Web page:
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Le viol de Lucrèce de Britten : un livret d’opéra qui revisite les fondamentaux du genre

Abstract : After WWII opera was generally considered as the socio-cultural symbol of a civilisation that had failed when confronted to barbarism, except in Britain where the genre does not seem to have been questioned. After composing Peter Grimes, Benjamin Britten desired to go back to the basics of the genre. His first chamber opera, The Rape of Lucretia on a libretto in verse by Ronald Duncan constitutes an original experiment in the musical world of the time. What does Duncan borrow from the French playwright André Obey (1892-1975), and from his illustrious predecessors, Shakespeare, Ovid or Livy ? What remains of those influences in the dialogue between the text and the music in the opera ? These questions need to be answered to understand why the work was the first stone in the reconstruction of genre newly reborn.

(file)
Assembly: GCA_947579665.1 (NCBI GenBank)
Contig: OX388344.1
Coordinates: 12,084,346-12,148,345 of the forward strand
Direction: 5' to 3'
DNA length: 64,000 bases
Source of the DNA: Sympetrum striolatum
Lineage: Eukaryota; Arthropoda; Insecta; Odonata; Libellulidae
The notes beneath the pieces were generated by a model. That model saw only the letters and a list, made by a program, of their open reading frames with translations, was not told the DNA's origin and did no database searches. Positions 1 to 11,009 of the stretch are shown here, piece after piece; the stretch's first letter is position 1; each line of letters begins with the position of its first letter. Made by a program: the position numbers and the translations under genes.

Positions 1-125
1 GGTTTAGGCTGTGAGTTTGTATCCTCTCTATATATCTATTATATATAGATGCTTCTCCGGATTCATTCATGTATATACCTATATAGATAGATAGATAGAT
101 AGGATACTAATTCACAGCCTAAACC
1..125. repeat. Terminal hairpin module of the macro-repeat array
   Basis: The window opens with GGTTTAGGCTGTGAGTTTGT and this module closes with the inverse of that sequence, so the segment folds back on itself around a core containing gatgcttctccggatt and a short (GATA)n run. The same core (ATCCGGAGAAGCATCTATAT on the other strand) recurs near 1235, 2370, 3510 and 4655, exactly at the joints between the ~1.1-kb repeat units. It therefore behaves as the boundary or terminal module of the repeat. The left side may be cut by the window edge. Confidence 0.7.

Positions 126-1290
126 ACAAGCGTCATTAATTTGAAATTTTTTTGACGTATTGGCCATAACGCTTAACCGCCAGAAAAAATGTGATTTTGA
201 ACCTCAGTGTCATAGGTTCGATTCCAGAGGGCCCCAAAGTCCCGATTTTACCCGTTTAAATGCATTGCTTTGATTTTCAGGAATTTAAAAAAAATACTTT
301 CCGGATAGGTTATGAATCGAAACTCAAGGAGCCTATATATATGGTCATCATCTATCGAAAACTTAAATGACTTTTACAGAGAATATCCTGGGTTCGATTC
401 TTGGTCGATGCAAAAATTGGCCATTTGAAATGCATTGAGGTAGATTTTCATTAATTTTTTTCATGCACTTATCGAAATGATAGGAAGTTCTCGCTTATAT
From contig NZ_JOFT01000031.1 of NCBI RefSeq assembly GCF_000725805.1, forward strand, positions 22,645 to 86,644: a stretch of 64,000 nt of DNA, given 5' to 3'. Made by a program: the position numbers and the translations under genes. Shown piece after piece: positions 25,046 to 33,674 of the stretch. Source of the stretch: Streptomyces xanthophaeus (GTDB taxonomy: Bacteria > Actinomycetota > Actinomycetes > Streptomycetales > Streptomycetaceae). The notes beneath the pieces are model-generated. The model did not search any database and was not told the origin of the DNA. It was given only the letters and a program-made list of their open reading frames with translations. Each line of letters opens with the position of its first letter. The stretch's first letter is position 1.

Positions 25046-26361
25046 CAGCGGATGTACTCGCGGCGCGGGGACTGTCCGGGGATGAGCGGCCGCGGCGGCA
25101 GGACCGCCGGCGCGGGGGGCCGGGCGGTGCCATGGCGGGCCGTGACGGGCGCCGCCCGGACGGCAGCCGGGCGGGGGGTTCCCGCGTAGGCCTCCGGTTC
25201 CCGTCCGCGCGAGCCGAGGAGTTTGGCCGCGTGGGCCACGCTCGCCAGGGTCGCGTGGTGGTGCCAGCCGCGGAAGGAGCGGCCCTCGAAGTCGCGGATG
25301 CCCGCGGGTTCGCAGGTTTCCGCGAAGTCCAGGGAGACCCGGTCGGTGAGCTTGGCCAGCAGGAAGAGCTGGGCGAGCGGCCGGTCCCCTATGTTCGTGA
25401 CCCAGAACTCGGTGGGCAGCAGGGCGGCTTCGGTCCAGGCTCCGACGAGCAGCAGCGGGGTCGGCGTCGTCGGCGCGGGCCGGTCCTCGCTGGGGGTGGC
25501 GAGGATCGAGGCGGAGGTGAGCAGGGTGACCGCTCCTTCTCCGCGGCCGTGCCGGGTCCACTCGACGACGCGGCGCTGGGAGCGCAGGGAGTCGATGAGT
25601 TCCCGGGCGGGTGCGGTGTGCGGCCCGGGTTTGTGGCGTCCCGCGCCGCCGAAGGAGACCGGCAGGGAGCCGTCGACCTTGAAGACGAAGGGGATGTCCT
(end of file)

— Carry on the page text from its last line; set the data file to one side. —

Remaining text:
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Terrien P. Le viol de Lucrèce...
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Pascal Terrien. Le viol de Lucrèce de Britten : un livret d’opéra qui revisite les fondamentaux du genre. Revue LISA / LISA e-journal, Presses universitaires de Rennes, 2014, ⟨10.4000/lisa.6392⟩. ⟨hal-01925734⟩



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